I finally have discovered a clear, practical, no-nonsense book about child-rearing.
And it was published more than 100 years ago.
“The Mother’s Book: Suggestions Regarding the Mental and Moral Development of Children” is a collection of articles and advice — and one handy chart — compiled by Caroline Benedict Burrell in 1907. Thanks to expired copyrights and the American Libraries Internet archive, you can read the whole book online.
I discovered it when my colleague Rick brought a copy of the book to work recently and handed it to me, explaining that it once belonged to his grandmother. I marveled at the red embossed cover and yellowing pages.
Rick said it seemed like something I’d like to see. He was right.
“This book is intended to help the mother to develop and train her children in the best and wisest way, from their babyhood until they reach adult years,” the editor writes in her introduction.
“By studying it a mother may learn to deal intelligently, rather than at haphazard, with her growing boy or girl.”
Oh Ms. Burrell, you have no idea. Where have you been all my life?
The book is full of fascinating and timeless information, including:
• “How early children should read Shakespeare is often discussed, but it is to be settled by the children themselves; they should read him just as early as they will.”
• “A good way to enforce punctuality is to make the offender pay the penalty of his laziness.”
• “Remember always that good, honest, hearty laughter helps to cure physical and mental ills.”
• And, “Early in his life … (a child) must be taught that work, hard and incessant work, is essential to any progress, and that he must accept this as a matter of course.”
I could go on and on. There are chapters on honesty, chivalry, refinement and self-control, advice on simplifying housework, on feeding and clothing children, on dealing with fights.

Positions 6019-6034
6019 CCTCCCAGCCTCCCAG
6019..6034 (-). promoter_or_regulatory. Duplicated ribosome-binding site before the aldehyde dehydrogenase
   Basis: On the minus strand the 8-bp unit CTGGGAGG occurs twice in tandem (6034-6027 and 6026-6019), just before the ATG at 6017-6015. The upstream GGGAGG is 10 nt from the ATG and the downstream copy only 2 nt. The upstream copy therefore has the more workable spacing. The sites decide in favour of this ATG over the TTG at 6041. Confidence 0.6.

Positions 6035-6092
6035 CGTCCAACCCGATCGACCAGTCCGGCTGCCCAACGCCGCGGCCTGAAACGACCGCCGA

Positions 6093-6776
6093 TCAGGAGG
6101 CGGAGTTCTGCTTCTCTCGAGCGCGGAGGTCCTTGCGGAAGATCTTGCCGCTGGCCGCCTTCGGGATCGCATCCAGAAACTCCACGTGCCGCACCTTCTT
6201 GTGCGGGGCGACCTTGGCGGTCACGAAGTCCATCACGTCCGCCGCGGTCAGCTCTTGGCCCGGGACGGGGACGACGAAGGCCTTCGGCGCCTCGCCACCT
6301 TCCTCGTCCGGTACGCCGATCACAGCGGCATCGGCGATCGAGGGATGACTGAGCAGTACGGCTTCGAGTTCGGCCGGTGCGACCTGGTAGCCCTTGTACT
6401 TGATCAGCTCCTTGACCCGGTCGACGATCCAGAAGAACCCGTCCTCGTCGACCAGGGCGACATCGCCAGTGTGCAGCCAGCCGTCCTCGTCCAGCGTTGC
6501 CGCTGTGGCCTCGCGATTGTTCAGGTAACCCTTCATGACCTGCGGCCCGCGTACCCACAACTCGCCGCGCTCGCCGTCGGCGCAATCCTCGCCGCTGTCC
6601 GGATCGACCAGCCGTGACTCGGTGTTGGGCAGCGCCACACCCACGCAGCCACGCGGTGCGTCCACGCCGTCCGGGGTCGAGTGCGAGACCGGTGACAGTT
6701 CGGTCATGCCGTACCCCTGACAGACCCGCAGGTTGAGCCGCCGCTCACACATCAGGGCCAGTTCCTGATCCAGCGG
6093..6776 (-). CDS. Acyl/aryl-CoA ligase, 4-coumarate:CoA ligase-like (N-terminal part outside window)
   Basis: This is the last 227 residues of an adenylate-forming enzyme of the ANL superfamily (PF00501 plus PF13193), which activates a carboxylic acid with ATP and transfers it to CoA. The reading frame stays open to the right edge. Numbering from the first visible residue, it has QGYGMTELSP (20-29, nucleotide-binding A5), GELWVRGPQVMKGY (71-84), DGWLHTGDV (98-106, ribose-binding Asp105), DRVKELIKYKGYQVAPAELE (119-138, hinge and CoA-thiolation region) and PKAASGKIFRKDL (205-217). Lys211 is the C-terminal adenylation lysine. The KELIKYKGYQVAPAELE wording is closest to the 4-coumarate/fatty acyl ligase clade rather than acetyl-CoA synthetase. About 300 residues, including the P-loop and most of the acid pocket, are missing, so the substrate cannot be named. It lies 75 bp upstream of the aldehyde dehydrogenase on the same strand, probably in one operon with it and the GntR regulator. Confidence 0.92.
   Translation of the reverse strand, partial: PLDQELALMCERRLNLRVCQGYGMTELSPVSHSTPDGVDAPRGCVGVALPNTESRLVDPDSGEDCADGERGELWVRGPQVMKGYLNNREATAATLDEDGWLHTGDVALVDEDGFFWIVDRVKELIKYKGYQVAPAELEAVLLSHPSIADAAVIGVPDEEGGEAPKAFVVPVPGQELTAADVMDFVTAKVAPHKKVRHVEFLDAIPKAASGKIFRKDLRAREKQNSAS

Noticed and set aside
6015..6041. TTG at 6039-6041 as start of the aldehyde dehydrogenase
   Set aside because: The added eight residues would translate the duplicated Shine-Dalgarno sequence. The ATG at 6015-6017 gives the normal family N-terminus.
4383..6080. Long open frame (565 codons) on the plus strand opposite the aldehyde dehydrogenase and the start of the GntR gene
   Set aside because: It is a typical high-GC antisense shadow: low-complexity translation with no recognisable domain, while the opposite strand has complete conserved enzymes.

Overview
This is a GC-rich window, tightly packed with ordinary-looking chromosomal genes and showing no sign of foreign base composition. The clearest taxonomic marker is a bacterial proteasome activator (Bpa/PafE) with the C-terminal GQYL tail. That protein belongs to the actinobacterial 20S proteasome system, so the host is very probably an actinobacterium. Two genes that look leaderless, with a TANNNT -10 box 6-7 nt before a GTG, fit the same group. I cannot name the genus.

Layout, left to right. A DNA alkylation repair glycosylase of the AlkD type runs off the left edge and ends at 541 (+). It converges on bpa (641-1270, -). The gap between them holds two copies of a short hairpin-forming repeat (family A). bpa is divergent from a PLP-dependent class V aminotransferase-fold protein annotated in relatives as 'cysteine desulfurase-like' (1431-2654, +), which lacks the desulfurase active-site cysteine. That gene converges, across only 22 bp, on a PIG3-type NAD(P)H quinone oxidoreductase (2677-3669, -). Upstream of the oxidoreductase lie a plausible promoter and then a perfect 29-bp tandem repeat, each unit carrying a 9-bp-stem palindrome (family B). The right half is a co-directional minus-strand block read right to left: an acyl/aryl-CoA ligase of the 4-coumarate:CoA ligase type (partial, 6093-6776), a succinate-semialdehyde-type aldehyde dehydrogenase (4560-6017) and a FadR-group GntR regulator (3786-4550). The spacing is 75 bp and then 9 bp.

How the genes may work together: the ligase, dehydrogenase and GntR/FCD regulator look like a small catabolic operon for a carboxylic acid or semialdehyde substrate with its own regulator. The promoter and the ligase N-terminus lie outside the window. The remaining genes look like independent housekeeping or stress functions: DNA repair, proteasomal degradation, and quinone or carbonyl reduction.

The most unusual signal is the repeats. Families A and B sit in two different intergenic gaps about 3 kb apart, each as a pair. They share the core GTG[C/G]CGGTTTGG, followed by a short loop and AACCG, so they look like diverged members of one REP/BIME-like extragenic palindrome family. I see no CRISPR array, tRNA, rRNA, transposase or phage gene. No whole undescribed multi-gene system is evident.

There is a section titled “The Girl at Fifteen” that, though it was written more than a century ago, rings true for my own daughter as she nears that milestone:
“Winsome and clever, or thoughtful and brooding, merry or quiet, according to her temperament, the girl of fifteen is in some phases a problem to her mother, and in many ways a puzzle to herself.”
The section on sex education — “What shall be taught, and who shall teach it?”— is downright modern in its forthright approach:
“A child should be taught so plainly, so purely, so scientifically, that he will know he is learning the great truths of nature, and then no room will be left for morbid curiosity. … The truth is never dangerous.”
By far my favorite part of the book, though, is a six-page chart at the beginning that explains how children behave, what they should learn and even how much they should sleep at each year of life, from birth to 18. No modern parenting manual, with its “every child is different” and “do what works for you” philosophy, would dare to be so bold and useful.
My son, Jack, for instance, is 12. According to the chart, he should be working on such characteristics as chivalry, firmness and heroism. He should be acting small plays at home, sketching, scroll sawing, cooking meals, hoeing, playing tennis, caring for large animals and reading a foreign language. He should sleep from 8 p.m. to 7 a.m.
My friend Amy’s 7-year-old twins, meanwhile, should be working on sympathy, friendship and perseverance. They should be reading and writing French, collecting leaves, hemming, bicycling, digging, picking berries and practicing simple hygiene. They should sleep from 7 p.m. to 7 a.m.
Neither her children nor mine do many of these things, particularly the sleeping part. I know this because Amy recently asked what time I thought a 7-year-old should go to bed, and Burrell’s book was on my desk, so we consulted the chart.
We decided that many of society’s ills might be solved if kids got more sleep.
And read Shakespeare.
And picked berries.